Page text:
Egypt's new government will continue fuel subsidy reform: Moody's



Thu, 21 Jun 2018 - 02:46 GMT


Thu, 21 Jun 2018 - 02:46 GMT

 Moody's - REUTERS

Moody's - REUTERS

CAIRO – 21 June 2018: The rise in fuel prices in Egypt is credit positive, Moody’s Investors Service said on Thursday.

Moody’s said in a report that the price hike will help Egypt meet the agreed target for a fiscal deficit of 8.4 percent of GDP in fiscal 2018/2019, compared to around 9.8 percent of GDP in 2017/2018.

It added that the new prices will help in reducing the overall subsidy bill from its estimate of 7.5 percent of GDP in 2018 to 6.5 percent in 2019.

The prices were increased by 35 percent to 66.6 percent with immediate effect as a part of the reform agenda of the Egyptian economy agreed with the international Monetary Fund (IMF), Moody’s stated.

It referred to Minister of Finance Mohamed Ma’it statement as he said earlier this week the continuity of the high oil prices would raise the subsidy bill in the budget to LE 180 billion, which would affect the allocations to health and education and efforts to provide new job opportunities, stating that these are the reasons behind moving fuel prices.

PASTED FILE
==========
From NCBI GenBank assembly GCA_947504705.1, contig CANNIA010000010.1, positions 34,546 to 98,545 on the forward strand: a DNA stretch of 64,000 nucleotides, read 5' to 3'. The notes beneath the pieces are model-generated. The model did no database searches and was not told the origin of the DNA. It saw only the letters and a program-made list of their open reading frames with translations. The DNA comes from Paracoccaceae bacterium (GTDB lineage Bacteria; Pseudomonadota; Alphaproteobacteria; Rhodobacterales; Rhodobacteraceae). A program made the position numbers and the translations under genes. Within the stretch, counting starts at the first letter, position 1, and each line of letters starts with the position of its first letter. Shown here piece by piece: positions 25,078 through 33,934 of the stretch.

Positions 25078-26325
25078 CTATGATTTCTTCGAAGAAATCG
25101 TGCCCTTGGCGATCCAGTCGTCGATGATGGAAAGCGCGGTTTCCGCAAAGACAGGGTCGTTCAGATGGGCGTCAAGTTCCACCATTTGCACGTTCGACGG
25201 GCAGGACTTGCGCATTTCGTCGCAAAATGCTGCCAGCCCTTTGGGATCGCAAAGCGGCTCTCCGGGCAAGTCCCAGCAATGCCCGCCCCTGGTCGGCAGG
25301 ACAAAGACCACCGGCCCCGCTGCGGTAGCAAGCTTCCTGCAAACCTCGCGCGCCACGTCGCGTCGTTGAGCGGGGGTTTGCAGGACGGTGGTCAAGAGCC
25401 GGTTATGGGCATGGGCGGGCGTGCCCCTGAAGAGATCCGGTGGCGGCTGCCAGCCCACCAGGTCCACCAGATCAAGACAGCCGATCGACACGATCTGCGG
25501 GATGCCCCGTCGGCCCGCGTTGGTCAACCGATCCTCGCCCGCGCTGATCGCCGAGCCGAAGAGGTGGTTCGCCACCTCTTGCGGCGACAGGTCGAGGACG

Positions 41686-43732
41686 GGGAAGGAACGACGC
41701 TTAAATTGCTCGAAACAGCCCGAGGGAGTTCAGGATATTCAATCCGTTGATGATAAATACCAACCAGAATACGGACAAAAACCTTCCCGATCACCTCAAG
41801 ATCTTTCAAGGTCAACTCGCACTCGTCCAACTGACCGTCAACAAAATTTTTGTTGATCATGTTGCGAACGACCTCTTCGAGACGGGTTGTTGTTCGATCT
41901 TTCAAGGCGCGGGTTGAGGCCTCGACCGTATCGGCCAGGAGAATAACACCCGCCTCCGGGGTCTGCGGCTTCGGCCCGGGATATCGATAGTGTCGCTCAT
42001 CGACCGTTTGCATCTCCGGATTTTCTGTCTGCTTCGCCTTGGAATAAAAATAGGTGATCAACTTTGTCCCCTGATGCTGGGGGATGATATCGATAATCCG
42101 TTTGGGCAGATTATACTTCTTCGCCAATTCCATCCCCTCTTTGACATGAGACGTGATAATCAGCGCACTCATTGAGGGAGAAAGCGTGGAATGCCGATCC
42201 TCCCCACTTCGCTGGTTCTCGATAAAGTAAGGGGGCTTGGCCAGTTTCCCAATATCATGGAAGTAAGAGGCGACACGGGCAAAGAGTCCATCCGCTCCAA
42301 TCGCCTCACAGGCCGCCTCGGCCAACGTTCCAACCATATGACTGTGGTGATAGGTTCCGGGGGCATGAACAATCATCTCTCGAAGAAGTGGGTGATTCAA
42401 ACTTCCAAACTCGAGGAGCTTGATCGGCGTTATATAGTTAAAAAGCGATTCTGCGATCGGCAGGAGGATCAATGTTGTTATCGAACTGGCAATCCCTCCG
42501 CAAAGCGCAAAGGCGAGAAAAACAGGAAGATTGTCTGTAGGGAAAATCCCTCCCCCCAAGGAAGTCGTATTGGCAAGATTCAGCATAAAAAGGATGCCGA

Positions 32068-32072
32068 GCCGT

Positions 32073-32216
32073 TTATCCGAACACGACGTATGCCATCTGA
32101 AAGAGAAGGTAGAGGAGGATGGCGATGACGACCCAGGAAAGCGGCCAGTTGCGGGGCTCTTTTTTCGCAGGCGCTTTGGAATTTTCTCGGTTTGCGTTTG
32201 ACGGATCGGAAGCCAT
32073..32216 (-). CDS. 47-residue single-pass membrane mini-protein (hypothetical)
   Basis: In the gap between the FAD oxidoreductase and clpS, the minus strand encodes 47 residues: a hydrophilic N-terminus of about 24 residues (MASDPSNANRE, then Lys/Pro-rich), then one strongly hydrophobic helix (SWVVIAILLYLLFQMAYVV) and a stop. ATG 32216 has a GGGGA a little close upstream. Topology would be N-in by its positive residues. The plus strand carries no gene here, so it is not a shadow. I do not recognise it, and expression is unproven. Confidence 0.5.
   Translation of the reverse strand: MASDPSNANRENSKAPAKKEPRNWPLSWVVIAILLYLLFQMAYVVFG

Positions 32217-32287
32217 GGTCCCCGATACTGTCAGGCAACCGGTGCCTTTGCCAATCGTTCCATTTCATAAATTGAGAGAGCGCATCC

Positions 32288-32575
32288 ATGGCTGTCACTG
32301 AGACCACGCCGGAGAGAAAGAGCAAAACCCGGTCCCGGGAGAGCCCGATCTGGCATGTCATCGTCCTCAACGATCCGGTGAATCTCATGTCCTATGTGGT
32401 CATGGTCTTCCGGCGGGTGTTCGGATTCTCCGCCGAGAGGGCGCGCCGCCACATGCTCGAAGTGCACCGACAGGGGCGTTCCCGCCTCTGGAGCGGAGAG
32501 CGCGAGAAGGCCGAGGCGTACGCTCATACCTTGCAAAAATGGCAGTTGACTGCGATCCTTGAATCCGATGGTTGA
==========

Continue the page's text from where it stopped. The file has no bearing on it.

The Cabinet announced on Saturday, which corresponds to the second day of Eid el-Fitr, the new prices of the fuel, to decrease its subsidy gradually.

Gasoline 95 prices went up from LE 6.6 ($ 0.37) per liter to LE 7.7, while 92 octane gasoline prices amounted to LE 6.75 instead of LE 5 per liter. Prices of gasoline 80's liter increased to LE 5.5 instead of LE 3.65, the newly-appointed government said in its first move since taking oath Thursday.

The price of diesel will be LE 5.5 a liter instead of LE 3.65, while the price of natural gas used for vehicles rose to LE 2.75 per cubic meter instead of LE 2.

Meanwhile, the government has announced raising the price of the cooking gas cylinder to LE 50 instead of LE 30 and the commercial gas cylinder's prices surged to LE 100 instead of LE 60.

Egypt embarked on a bold economic reform program that included the introduction of taxes, such as the value-added tax (VAT), and cutting energy subsidies, with the aim of trimming the budget deficit.

The country has floated its currency in November 2016 before it clinched a $12 billion loan from the International Monetary Fund (IMF).

The IMF loan helped the state’s foreign reserves to rebound by receiving the first three tranches of the loan with a total value of $6.08 billion.



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